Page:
Why do I say we are healers, particularly since that word is not usually associated with jobs in our time?  Because I feel that is our essence.  My friends are all deeply spiritual, and two are natural counselors whose intuition is keen enough that they sense the larger issues of a person’s life or circumstances.  They are able to convey their awareness and help others find their own deeper motivation.  Another friend, a teacher turning psychotherapist, is deeply intelligent cognitively and emotionally:  her clear awareness and compassion a gift to those who work with her.  One is a musician who works with people with disabilities.  She fell recently and experienced a severe concussion from which she healed through brain integration therapy, and she is learning this modality herself, exhibiting a natural ability for using acupressure and energy to help others with head injuries, learning disorders, and physical/emotional integration struggles.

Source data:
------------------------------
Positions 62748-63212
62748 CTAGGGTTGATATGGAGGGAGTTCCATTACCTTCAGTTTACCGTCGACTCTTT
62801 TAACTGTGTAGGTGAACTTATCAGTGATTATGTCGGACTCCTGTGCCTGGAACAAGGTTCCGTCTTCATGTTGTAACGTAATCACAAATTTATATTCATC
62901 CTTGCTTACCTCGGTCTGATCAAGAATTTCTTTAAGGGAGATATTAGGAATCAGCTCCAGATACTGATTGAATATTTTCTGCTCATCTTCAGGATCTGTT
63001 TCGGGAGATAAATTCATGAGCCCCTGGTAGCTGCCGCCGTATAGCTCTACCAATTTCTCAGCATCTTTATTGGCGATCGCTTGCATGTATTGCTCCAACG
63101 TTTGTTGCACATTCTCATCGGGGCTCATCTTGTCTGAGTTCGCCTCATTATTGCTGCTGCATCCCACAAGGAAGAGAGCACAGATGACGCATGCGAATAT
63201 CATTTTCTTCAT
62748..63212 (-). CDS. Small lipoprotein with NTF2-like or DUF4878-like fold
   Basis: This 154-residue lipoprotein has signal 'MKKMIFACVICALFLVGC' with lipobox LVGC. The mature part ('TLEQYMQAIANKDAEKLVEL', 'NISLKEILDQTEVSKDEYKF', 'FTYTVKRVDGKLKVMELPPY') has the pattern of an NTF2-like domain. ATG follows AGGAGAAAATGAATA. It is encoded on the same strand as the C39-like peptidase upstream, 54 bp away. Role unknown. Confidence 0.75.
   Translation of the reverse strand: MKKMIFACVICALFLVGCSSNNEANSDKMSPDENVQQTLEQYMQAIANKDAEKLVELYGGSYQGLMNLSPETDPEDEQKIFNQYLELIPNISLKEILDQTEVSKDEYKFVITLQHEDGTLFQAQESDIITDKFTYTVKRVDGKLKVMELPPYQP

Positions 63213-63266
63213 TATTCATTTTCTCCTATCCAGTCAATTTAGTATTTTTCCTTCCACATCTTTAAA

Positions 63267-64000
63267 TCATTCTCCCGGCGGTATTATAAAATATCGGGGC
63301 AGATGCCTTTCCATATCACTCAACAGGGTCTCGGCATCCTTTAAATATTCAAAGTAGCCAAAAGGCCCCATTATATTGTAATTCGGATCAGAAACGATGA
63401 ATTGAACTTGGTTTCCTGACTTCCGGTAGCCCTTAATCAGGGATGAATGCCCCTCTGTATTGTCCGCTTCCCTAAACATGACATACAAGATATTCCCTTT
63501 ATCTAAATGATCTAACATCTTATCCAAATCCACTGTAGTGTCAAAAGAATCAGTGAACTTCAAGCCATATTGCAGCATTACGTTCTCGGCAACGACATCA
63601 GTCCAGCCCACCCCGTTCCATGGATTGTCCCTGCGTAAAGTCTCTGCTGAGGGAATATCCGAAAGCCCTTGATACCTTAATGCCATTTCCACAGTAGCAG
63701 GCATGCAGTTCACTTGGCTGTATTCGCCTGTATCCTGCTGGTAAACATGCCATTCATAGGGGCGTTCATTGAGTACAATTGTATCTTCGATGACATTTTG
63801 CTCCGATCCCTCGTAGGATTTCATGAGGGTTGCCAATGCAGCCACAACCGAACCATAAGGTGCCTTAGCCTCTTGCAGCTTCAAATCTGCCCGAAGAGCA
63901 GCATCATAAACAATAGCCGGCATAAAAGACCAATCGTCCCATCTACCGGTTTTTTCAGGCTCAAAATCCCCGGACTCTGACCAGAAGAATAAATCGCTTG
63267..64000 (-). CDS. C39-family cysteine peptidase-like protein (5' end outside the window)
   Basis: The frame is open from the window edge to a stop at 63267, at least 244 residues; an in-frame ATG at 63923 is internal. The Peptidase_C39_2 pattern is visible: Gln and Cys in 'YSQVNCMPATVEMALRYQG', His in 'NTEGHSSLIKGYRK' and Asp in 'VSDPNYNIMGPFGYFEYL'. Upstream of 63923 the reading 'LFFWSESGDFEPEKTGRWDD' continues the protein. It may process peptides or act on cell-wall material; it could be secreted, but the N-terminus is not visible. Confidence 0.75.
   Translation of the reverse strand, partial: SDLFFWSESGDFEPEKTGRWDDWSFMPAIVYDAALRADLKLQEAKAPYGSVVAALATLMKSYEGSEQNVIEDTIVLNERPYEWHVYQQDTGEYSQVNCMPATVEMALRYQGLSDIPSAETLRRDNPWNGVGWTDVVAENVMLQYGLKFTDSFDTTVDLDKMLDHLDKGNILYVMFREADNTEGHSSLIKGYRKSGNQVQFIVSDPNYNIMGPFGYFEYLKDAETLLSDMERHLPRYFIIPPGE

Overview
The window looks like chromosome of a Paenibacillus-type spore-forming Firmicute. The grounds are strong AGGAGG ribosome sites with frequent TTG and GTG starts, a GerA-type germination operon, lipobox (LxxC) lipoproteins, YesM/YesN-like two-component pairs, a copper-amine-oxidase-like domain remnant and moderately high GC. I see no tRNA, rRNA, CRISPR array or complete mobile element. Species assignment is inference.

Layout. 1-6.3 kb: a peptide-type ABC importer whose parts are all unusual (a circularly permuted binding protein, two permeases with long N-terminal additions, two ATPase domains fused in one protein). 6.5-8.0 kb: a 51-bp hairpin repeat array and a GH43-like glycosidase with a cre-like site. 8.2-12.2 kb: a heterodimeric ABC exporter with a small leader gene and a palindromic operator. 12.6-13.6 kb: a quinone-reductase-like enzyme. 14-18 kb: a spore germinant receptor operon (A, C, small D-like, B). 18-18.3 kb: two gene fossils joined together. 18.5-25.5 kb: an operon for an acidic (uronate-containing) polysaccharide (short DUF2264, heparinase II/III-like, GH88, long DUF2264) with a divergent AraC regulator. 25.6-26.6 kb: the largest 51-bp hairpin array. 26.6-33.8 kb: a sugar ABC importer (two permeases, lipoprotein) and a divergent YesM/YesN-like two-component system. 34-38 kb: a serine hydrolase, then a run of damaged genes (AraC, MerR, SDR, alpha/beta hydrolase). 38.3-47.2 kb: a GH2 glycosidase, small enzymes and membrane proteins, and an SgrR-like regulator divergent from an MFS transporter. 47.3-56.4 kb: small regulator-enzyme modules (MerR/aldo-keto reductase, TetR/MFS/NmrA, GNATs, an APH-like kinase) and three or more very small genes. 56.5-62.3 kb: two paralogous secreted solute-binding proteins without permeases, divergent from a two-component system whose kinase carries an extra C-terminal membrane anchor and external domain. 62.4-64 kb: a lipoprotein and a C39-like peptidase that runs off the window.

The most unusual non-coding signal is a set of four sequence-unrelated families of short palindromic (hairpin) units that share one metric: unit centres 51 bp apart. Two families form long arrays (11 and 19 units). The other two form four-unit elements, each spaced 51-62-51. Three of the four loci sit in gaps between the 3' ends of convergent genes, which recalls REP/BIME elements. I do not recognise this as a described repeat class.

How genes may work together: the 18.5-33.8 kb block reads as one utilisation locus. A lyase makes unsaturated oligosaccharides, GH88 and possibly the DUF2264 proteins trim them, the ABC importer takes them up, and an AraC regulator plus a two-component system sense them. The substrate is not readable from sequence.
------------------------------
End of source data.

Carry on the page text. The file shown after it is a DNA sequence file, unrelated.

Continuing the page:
Me?  I am drawn to write and educate, to support new models of health and mental health care.  To help people rediscover the wisdom of their bodies through movement, mindfulness, and inner exploration. To communicate new ways of being to our society, and to be part of a new sustainable economy.

When I get discouraged, or feel like I will forever be underemployed, I think of my friends, of these wise and gifted Western women.  Of their insight won from struggle, from continually listening to their hearts, from living in a great deal of uncertainty while remaining committed to meaningful work and their own authenticity.  We cannot ignore the awareness of a need in our society to change direction and live more gently on the earth, and these friends help me remember that truth.

There is something greater at work than our getting and spending, then our procurement of jobs with money and benefits, than our struggles with alienation or of feeling we do not fit.   I think of wise native people who remain clear in their awareness of spirit and nature, who consult the wisdom of the elders and honor the sacredness of earth, humanity, animals, and plants.  As we five women step forward we carry a trust in the necessity of doing our work, of making a stand for humanity’s  richness and creativity as well as its inseparability from the earth we live on.